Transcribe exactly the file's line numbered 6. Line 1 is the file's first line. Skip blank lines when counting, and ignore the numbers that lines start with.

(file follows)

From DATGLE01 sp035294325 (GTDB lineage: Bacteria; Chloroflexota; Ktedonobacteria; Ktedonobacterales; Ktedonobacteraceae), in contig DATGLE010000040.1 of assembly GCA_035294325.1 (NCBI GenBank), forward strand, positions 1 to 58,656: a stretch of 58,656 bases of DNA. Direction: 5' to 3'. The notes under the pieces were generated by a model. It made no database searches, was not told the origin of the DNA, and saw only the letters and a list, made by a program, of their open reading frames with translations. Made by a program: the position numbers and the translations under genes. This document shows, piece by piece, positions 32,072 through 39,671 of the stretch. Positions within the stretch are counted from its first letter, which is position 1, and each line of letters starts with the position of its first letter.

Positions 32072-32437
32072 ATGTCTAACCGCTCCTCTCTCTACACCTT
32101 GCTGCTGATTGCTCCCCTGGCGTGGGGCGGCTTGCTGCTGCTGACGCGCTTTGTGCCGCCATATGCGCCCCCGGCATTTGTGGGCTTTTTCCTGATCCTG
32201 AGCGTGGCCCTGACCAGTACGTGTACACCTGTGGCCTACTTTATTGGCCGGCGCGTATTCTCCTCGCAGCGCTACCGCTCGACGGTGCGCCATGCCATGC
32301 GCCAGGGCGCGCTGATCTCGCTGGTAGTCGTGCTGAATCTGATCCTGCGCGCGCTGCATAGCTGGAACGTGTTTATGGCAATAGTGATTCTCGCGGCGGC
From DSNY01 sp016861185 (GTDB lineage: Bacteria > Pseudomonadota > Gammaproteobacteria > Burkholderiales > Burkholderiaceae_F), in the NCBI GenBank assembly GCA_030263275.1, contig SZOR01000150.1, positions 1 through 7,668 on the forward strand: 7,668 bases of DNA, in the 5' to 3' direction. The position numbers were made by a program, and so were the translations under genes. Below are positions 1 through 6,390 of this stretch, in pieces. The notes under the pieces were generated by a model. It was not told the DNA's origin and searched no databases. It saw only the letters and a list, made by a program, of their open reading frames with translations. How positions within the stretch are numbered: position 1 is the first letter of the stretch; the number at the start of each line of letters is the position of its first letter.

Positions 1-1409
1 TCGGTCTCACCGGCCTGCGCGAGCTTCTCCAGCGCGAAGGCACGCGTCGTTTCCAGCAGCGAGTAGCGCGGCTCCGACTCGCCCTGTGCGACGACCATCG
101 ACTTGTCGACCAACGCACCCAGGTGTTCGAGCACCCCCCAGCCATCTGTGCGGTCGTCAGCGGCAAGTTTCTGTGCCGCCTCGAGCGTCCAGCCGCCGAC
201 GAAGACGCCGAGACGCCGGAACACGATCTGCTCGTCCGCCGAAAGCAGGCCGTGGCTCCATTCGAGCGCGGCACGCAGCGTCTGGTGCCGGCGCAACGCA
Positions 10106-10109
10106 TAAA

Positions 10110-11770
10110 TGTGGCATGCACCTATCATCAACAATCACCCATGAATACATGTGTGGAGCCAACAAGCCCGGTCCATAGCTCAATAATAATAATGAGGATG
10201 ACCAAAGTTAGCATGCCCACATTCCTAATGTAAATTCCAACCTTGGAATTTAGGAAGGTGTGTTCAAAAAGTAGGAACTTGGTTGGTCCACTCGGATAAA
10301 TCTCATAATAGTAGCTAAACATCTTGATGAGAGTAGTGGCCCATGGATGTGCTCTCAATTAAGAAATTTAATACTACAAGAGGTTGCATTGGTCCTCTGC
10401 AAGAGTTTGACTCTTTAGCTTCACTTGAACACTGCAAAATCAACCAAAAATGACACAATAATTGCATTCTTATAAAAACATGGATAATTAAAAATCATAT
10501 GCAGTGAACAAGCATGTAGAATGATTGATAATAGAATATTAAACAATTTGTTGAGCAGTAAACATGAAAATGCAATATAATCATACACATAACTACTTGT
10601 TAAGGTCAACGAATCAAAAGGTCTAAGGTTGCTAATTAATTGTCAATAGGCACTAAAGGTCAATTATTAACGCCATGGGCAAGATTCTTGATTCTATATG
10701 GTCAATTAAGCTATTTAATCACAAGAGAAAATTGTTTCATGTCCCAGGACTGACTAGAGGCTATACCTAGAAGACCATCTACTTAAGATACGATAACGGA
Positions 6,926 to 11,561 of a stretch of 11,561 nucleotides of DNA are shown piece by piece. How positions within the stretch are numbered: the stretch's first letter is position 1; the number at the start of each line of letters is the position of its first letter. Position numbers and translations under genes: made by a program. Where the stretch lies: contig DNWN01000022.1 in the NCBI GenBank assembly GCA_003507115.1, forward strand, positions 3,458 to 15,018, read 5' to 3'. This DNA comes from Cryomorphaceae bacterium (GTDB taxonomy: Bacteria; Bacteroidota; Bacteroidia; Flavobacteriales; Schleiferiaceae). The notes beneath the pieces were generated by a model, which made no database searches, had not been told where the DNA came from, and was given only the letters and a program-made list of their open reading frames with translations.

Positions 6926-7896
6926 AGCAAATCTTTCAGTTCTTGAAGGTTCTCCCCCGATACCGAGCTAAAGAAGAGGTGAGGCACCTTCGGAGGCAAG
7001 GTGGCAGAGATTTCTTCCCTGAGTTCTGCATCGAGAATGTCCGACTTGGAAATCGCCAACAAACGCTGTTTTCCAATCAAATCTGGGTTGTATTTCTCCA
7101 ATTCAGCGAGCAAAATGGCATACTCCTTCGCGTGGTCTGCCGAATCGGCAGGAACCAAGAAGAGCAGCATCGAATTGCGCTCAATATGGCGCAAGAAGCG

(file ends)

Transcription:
32301 GCCAGGGCGCGCTGATCTCGCTGGTAGTCGTGCTGAATCTGATCCTGCGCGCGCTGCATAGCTGGAACGTGTTTATGGCAATAGTGATTCTCGCGGCGGC